Dear college students,
As a new semester begins, it is time for you to jump back into the fun-filled world of college activities, friends, intense late-night conversations, strange roommates, parties and other forms of early adulthood angst...
And, oh yes... classes. Hopefully not last on your list of your on-campus priorities, the courses you are taking require work, time-management, and careful dealing with an unusual form of life known as universitatis professor, or, in simple English, the college professor.
The college professor, for all of her occasional odd behaviors, is, in fact, a rather close cousin of Homo sapiens, or a human being. As such, some of the social conventions that you would apply with respect to older, experienced humans also can work well when trying to interact with your professors. The following simple five rules are offered with the intent of helping you maximize the chance to make the most of your connection to people who are likely to evaluate you and have an effect on your future. You can consider it a basic guide to working with these strange, but surprisingly useful, creatures.
1. Show up to class. Some of your classes will not always be the most exciting things you imagine doing with your time. But hopefully, many will. And, although you may enjoy trying to win the game of getting a decent grade in a class without showing up, professors are generally pretty smart. Not only do we try hard to make class time useful for you, we have experience designing tools to evaluate you that reward your attendance and involvement. Indeed, many of us in university classrooms actually listen to suggestions you make about what we can do to engage you more in the material we teach. So, by coming to class, you are helping yourself and those students who will follow you.
2. Look at course materials before asking a very basic question. You know the old saying, there is no such thing as a stupid question. Right? Wrong! College professors spend lots of time putting together their syllabi, course websites, readings and other material. Why do we do this? So that students can find basic information like when the course meets, where our office is and what the requirements are without having to answer a bunch of emails or in-class questions. Always check course syllabi and websites before asking a question like "do you have office hours."
3. Unless the professor tells you otherwise, refer to them as Professor or Doctor and their last name. Your professors have spent more time in school than pretty much anyone else, faced really long odds to get a job at your university, yet get paid less than pretty much anyone else with their level of education and intelligence. Despite the media image, because of the pressures to get research grants, publish original research, become excellent teachers and keep their universities running, we work very hard, including during periods of the year we are not teaching. At the very least, if we're not going to enjoy great wealth or long vacations, we should get to hear the basic title we've spent decades earning. So, call me to my face "Professor" or "Doctor," or my first name if I tell you it's okay, and call me anything you'd like behind my back. But don't let me hear you say me "hey Prof," "Mister" or "Yo Prof-ster," and I won't call you "yo stud (for student)," "dude/dudette," or "hey Frosh."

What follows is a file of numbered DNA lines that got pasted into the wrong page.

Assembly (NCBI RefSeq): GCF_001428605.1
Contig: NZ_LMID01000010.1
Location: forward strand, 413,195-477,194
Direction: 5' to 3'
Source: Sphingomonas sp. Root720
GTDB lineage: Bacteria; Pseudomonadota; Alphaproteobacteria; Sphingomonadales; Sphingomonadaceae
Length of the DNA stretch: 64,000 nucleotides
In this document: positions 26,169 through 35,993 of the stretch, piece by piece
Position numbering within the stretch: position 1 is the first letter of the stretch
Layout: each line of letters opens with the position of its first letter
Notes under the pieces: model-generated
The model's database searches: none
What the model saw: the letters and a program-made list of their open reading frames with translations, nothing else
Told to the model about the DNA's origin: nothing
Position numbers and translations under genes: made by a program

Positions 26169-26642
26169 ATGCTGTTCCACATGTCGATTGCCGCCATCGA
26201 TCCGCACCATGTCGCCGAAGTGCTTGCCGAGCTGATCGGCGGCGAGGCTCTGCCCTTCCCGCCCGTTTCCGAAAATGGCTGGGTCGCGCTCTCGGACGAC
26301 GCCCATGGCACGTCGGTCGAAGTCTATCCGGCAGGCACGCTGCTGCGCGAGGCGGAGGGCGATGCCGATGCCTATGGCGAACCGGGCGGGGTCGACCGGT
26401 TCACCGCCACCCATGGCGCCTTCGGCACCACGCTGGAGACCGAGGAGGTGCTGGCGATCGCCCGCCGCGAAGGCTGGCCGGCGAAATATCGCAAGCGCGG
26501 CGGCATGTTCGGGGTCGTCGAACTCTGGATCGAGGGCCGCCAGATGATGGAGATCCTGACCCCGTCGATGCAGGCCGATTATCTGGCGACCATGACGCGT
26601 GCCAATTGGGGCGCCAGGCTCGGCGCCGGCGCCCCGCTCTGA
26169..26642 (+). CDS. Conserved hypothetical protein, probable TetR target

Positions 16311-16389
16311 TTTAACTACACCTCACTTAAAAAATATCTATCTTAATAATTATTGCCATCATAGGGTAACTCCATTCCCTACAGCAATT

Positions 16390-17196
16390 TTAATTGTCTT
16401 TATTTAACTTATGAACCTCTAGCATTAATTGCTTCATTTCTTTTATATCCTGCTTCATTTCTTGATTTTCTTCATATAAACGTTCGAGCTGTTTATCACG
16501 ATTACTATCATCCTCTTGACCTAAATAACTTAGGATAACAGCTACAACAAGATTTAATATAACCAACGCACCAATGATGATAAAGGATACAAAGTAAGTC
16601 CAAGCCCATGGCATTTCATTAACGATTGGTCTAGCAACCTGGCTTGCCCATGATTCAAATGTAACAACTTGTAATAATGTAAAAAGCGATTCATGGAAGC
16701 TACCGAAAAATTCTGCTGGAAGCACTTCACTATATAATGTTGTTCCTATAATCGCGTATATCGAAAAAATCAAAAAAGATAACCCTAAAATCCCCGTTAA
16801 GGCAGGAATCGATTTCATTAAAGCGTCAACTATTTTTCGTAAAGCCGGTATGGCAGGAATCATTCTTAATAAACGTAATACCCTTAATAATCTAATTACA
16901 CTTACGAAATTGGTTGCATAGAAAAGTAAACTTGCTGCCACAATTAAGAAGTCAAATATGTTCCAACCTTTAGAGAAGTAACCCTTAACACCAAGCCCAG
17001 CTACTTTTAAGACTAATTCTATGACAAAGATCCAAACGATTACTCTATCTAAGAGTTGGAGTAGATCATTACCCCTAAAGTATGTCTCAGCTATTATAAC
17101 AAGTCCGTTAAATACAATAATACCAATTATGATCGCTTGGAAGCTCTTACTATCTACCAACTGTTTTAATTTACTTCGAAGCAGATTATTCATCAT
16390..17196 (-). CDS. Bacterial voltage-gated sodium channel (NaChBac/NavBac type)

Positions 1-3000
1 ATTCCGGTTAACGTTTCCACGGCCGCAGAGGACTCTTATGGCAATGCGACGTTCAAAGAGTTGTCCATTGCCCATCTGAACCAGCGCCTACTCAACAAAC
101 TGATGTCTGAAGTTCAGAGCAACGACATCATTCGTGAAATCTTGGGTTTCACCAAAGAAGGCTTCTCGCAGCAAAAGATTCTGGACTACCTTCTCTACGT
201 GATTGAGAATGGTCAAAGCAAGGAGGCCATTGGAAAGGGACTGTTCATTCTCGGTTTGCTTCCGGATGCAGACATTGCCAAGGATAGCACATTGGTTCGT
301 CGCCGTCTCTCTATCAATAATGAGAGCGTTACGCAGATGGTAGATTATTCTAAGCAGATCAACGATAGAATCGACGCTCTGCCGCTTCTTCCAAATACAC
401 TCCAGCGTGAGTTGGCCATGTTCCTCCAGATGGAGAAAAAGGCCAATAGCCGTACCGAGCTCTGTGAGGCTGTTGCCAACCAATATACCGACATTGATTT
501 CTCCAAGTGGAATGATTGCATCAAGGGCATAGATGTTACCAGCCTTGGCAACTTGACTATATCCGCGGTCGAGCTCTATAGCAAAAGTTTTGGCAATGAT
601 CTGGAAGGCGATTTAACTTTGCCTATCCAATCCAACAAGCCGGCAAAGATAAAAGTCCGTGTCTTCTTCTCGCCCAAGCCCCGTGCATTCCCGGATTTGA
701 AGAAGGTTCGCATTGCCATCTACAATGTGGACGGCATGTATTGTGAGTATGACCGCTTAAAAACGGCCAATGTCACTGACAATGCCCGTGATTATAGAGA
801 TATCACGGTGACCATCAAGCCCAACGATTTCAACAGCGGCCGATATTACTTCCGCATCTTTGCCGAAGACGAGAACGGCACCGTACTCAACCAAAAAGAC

4. Treat the appointments you make with your professors as firm, not something to do if you aren't too busy with something (anything) else. You wouldn't email your doctor, lawyer or even hair stylist 30 minutes after an appointment that you made and make a lame excuse about forgetting the time or getting stuck somewhere else, right? Your professors have the same level of expertise as these folks (well, maybe not as much as the hair stylist), and just as many obligations on their time. If you need something from a professor, don't blow him off. And if a genuine, honest-to-God emergency like a tornado or alien abduction really happens on your way to a scheduled meeting, be sure to be contrite and expect that it may then take time before you can get another appointment.
5. Rid yourself of the silly saying "those who can't do, teach," learn not to fear professors and enjoy what they have to offer. Contrary to some popular wisdom, college professors are capable, and usually not dangerous predators, at least inside of their natural university habitats. Our jobs require us to do a variety of things, but most of us sought out these positions (not for the money, see 3. above) because we like to work with, and talk to, students. So, even if you come to see us because you are in some sort of trouble, we will not kill you, but are likely to have at least some sympathy and appreciation of what you're going through. And, if you come to see us not when you are in trouble to talk about mutual interests, your possible career goals, or something else, you may well find us relaxed, knowledgeable and helpful. Instead of "those who can't do, teach," think, "those who can teach enjoy seeing you feel good about your ideas, learning and growth."
Students, if you follow these simple five rules, you may not only find your professors easy-to-deal with and remarkably human-like. If you treat us with basic respect, you will receive respect in turn. And you might even feel that the stuff you do during the day while you're in college is as enjoyable and useful as the stuff you do at night.
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